structure. It is possible to ^C out of a running program
and get IDDT. If this is done, a $P (Proceed) command will
resume running the user program.
The EXEC command "NO IDDT" will unsplice the fork
containing IDDT in the event the user wishes to continue his
program without having an IDDT above it.
A fairly common practice is to get IDDT first and use
it to load the program to be debugged. One of three IDDT
TENEX USER'S GUIDE JANUARY 1973 Page 85
commands may be used to load the object program: $L (run the
LOADER in the user fork), ;L (Loadgo of named file), or ;Y
Yank the named file). The first of these is essentially the
same as the EXEC command, @LOADER. The second is comparable
to @RUN, while the last is similar to @GET.
3. Symbol Table Considerations
When initially started, and after successful execution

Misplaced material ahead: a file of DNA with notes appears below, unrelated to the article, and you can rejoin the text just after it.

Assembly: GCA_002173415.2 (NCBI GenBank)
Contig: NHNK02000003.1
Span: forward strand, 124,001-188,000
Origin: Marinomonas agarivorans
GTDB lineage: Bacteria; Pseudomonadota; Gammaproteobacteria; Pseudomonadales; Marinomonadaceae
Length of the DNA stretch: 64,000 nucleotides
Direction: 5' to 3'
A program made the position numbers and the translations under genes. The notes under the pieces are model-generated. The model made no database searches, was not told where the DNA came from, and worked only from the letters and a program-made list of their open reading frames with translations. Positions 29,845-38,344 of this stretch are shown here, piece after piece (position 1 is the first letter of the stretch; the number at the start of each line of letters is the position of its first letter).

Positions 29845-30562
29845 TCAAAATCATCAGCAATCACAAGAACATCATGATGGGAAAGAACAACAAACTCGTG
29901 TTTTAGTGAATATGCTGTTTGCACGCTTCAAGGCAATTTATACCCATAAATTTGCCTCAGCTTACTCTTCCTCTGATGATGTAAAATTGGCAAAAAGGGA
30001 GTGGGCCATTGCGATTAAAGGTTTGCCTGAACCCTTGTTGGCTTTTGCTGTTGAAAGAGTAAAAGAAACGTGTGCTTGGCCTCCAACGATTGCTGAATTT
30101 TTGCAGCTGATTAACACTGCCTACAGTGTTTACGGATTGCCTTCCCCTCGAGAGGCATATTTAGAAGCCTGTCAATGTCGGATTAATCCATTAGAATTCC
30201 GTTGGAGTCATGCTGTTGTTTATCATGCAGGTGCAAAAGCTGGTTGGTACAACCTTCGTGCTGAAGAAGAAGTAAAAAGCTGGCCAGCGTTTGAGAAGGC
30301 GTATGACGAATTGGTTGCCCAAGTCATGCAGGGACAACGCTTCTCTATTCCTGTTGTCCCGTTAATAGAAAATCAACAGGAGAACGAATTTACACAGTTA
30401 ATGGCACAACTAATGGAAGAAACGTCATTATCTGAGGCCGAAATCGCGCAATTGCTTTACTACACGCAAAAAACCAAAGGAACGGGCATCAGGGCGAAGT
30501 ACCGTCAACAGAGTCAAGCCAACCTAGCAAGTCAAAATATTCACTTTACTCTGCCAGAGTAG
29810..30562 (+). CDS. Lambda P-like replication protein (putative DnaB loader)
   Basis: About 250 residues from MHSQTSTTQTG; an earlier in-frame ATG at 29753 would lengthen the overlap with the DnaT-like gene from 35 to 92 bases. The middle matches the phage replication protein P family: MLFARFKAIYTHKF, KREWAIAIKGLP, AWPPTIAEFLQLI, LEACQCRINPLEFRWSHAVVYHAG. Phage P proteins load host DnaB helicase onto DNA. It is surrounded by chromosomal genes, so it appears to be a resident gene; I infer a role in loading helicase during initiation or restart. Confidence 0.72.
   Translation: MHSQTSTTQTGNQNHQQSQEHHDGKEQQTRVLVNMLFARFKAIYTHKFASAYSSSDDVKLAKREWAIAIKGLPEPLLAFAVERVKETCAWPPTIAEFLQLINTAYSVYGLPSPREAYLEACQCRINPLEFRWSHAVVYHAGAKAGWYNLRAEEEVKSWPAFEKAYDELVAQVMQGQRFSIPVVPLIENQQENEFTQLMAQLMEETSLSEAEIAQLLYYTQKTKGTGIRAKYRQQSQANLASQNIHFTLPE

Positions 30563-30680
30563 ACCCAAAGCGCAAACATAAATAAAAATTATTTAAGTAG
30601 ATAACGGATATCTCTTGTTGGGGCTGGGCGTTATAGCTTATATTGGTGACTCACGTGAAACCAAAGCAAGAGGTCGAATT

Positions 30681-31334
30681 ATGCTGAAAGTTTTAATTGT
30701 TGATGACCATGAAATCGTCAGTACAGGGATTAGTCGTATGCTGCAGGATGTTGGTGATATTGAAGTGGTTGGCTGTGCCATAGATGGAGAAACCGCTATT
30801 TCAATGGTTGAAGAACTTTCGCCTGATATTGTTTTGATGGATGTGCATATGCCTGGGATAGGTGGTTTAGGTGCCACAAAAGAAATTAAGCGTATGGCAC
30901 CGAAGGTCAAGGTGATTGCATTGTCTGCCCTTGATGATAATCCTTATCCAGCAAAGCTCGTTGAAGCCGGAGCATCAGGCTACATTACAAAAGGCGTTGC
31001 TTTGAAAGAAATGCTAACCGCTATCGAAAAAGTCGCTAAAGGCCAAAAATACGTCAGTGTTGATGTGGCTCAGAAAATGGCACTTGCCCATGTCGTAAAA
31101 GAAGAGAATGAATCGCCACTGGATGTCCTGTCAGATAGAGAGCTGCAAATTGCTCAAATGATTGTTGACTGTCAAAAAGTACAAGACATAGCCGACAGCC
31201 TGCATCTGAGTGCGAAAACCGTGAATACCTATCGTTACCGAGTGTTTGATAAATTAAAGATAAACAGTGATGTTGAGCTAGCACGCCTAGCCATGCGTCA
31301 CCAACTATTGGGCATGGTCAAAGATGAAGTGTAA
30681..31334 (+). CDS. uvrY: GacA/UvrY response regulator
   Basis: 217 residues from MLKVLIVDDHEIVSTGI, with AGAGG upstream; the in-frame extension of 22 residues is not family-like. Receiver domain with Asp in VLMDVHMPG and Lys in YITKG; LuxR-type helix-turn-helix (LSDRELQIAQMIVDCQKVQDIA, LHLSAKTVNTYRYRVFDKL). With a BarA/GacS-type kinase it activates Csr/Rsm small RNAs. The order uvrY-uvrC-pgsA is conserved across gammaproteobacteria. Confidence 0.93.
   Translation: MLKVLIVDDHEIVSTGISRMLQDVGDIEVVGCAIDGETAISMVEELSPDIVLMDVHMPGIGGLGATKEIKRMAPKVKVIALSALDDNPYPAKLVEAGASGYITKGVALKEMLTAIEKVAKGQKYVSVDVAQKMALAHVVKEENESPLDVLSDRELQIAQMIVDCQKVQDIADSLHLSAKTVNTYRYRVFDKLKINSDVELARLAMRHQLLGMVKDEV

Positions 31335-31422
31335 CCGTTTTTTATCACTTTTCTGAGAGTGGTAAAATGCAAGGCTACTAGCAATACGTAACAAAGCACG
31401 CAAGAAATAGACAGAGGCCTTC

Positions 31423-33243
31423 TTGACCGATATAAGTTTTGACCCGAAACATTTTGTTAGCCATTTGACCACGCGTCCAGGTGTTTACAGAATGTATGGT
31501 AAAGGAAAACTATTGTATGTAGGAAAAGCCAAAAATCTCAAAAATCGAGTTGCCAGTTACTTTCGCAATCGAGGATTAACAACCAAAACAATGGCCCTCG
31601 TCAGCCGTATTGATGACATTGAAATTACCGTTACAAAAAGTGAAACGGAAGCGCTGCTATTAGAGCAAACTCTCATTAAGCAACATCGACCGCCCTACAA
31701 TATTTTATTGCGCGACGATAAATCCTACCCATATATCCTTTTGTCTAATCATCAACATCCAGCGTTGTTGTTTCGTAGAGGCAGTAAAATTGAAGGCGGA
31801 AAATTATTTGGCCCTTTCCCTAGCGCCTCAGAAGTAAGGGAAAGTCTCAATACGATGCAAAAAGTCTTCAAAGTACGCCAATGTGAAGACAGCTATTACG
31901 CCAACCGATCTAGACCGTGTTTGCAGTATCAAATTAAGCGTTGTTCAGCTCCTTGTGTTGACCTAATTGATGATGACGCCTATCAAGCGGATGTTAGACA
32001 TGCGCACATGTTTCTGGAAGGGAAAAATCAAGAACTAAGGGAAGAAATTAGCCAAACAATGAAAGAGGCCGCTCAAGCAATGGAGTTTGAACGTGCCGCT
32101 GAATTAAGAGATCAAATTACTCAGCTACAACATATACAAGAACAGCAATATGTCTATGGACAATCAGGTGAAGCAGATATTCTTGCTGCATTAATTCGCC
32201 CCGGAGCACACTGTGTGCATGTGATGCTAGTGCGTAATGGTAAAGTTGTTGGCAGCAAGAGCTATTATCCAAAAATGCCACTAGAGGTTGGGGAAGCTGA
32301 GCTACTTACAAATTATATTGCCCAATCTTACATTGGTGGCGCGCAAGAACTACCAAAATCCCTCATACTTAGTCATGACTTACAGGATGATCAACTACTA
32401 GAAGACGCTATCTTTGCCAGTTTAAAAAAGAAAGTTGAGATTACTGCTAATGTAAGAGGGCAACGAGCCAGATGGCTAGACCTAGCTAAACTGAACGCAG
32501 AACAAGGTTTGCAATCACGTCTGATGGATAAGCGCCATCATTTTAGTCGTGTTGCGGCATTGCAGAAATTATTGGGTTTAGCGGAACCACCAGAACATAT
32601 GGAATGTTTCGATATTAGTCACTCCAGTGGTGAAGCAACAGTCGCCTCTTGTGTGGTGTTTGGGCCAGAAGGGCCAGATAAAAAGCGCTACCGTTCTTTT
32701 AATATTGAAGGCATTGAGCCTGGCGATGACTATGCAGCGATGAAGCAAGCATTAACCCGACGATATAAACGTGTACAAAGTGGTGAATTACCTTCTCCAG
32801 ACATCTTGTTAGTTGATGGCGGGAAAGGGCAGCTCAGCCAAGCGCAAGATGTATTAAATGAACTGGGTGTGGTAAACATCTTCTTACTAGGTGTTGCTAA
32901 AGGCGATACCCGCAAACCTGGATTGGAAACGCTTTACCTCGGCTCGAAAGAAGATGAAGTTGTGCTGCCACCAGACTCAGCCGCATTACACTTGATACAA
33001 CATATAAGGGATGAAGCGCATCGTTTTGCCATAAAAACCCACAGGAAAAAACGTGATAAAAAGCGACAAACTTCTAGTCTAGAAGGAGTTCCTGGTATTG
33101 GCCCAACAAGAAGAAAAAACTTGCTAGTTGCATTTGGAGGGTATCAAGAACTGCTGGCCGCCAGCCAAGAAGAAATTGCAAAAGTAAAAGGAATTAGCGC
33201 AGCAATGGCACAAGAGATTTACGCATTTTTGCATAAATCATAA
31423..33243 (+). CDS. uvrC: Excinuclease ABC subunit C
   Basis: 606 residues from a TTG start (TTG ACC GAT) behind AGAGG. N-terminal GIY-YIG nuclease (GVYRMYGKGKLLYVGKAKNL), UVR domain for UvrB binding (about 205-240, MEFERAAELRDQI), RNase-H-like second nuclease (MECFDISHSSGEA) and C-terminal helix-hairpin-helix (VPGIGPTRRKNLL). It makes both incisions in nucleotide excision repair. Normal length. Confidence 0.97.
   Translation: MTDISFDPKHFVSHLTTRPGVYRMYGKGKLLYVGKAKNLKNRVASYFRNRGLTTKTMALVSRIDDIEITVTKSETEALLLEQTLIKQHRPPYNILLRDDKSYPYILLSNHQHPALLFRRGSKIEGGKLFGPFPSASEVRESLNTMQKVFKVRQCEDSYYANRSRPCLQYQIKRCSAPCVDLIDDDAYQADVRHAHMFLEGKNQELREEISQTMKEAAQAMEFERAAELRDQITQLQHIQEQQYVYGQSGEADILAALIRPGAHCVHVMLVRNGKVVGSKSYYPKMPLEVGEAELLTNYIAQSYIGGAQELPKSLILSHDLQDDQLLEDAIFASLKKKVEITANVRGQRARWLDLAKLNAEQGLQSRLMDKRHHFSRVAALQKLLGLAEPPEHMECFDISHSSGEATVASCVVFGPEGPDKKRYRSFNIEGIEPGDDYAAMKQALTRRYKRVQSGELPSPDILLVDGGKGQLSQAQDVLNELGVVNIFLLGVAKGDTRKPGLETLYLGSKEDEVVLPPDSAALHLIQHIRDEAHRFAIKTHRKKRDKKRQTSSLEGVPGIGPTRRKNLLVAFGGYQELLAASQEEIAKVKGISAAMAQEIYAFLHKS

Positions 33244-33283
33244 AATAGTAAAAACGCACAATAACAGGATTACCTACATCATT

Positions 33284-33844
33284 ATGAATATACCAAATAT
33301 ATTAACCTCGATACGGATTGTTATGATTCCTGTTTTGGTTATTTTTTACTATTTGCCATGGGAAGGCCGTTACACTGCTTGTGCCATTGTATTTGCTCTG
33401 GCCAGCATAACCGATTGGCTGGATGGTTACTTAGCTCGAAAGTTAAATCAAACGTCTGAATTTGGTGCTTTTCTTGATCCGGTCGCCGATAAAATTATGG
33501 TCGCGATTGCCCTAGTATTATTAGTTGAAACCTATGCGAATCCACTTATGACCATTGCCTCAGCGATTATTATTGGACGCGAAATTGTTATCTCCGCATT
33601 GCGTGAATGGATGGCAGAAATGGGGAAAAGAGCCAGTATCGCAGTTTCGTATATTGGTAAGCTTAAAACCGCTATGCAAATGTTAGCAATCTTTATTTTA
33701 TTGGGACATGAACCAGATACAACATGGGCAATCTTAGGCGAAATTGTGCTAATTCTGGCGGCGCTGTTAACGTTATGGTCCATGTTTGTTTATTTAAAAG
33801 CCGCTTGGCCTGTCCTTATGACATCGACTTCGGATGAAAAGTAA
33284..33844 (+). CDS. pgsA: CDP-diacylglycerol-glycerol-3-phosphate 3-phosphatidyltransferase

of a ;L or ;Y command, IDDT will obtain a new symbol table
if it exists. It does this by copying (and sometimes
sharing) pages of the user fork. Thus, those user programs
which need access to their own symbols will behave the same,
and IDDT will have its own copy of the symbol table which is
protected from the user.
The $L command causes IDDT to run the LOADER in the
user's address space. Upon completion, the LOADER returns
control to IDDT. At this point IDDT will have the LOADER's
symbol table. In order to switch to the symbols of the
program which was loaded, the ;S command should be typed.
;S tells IDDT to look for a standard symbol table pointer in
location 116 (.JBSYM). If the user has merged in a file
which contains its own symbols, he may switch to that table
by typing a;S where "a" is the address of the location